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Professor Flint takes you on a journey from Jerusalem to the wilderness of Judea—and into the caves of Qumran, where many of the Dead Sea Scrolls were found in 1947 by Bedouin shepherds. He recounts the story of their discovery, reviews various Scroll manuscripts and shares an interesting analysis comparing the Old Testament books favored by the Jewish Essenes versus the early Christians. Flint focuses on The Book of Isaiah, one of the three most popular Biblical books appreciated by these similar, yet very different groups. Quoting the well-known verse Isaiah 40:3: “A voice of one calling: In the wilderness prepare the way for the LORD; make straight in the desert a highway for our God,” Flint explains how all four gospel writers included parts of this verse in their texts.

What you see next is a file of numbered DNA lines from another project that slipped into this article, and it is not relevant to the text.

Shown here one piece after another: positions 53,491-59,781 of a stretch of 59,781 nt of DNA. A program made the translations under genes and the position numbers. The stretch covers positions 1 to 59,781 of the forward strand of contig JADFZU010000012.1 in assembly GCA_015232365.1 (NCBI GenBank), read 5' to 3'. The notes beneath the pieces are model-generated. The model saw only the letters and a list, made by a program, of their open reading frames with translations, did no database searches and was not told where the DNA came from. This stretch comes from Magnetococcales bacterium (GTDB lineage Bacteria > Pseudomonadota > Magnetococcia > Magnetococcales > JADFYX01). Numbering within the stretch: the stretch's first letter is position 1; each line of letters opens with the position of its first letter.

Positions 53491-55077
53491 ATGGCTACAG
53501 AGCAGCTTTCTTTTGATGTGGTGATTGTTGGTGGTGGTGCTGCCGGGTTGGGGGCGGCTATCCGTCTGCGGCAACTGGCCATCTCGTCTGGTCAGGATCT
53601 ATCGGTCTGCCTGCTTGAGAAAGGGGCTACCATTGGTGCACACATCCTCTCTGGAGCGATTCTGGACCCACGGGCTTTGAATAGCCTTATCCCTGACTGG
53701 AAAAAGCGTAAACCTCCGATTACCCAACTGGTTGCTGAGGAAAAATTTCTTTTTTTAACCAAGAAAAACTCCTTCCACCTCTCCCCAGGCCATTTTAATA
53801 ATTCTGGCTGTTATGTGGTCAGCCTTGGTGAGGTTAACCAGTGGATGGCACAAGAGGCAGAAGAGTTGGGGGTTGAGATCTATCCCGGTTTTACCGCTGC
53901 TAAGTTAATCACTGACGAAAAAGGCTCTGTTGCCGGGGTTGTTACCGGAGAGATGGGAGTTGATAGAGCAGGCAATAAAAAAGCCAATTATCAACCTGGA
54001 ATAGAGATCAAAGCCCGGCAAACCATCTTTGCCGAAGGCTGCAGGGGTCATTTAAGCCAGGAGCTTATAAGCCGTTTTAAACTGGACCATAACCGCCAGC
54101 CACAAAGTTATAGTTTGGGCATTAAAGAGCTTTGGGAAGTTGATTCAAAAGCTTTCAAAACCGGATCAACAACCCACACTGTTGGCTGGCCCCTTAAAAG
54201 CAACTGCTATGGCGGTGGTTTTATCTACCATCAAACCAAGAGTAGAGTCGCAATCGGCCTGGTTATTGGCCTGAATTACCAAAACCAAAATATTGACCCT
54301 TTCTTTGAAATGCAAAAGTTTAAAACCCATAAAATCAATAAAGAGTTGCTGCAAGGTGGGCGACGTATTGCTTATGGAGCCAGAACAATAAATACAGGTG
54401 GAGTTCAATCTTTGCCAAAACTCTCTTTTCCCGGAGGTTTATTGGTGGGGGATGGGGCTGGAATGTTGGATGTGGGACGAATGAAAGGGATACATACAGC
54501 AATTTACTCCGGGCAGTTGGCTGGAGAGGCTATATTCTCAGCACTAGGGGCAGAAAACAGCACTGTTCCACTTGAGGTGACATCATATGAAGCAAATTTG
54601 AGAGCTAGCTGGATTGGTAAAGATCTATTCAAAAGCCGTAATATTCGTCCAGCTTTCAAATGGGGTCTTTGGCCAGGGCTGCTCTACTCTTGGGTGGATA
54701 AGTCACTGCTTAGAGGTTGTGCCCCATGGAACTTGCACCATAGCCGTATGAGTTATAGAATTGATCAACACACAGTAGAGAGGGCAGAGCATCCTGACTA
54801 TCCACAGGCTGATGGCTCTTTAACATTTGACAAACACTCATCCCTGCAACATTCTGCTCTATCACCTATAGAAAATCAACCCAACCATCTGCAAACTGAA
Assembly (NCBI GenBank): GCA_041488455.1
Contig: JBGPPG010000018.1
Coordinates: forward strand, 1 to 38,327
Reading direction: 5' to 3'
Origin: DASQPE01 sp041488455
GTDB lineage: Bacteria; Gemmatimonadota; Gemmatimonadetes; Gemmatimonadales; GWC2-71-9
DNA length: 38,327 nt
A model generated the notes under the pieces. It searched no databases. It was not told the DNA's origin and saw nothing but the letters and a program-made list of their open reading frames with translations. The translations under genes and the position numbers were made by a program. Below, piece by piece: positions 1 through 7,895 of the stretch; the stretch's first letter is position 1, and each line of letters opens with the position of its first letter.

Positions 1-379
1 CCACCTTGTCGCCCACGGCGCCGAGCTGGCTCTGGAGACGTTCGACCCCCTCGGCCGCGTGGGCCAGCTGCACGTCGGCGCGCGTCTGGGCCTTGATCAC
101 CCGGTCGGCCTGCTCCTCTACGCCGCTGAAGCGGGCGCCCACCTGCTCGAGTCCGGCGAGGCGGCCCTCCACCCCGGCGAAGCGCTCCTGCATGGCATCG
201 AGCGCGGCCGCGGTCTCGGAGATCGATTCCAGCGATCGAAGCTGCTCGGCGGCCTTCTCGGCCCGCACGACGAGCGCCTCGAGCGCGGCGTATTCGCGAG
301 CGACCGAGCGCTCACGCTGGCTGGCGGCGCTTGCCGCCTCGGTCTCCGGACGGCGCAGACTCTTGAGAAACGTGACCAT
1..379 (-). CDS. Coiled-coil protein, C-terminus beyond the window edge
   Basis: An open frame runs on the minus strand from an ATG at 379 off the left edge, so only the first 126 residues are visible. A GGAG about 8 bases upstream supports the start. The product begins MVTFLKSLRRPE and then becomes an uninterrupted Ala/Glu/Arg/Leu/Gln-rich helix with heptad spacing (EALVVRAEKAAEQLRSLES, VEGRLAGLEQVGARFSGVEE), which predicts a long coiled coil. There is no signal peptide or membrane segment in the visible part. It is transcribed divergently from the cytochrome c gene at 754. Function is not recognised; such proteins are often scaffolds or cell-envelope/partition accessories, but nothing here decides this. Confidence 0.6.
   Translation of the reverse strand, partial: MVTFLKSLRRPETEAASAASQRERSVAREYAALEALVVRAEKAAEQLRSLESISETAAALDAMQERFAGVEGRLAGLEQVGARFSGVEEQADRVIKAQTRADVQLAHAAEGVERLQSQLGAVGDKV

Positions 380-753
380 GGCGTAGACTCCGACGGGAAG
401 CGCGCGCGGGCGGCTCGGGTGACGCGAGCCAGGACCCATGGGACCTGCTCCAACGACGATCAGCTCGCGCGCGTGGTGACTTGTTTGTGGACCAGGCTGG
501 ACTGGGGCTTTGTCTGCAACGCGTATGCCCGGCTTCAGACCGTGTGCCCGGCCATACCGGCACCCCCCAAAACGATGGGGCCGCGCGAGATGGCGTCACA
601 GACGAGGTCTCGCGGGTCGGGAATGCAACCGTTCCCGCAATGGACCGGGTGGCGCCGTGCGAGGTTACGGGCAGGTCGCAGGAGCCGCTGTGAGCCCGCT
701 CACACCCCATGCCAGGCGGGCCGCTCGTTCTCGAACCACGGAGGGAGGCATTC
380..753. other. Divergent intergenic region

In this wide-ranging interview, Hershel Shanks sits down with 90-year-old priest and New Testament scholar Joseph Fitzmyer to reflect on Fitzmyer’s work with the Dead Sea Scrolls in Jerusalem in 1957 and 1958. The still-lively Fitzmyer recalls those years and more while relating anecdotes about the creation of a concordance from the scroll fragments and the publication team’s tentative transcriptions of the texts. It was these valuable transcriptions that eventually allowed the scrolls to be released to the public.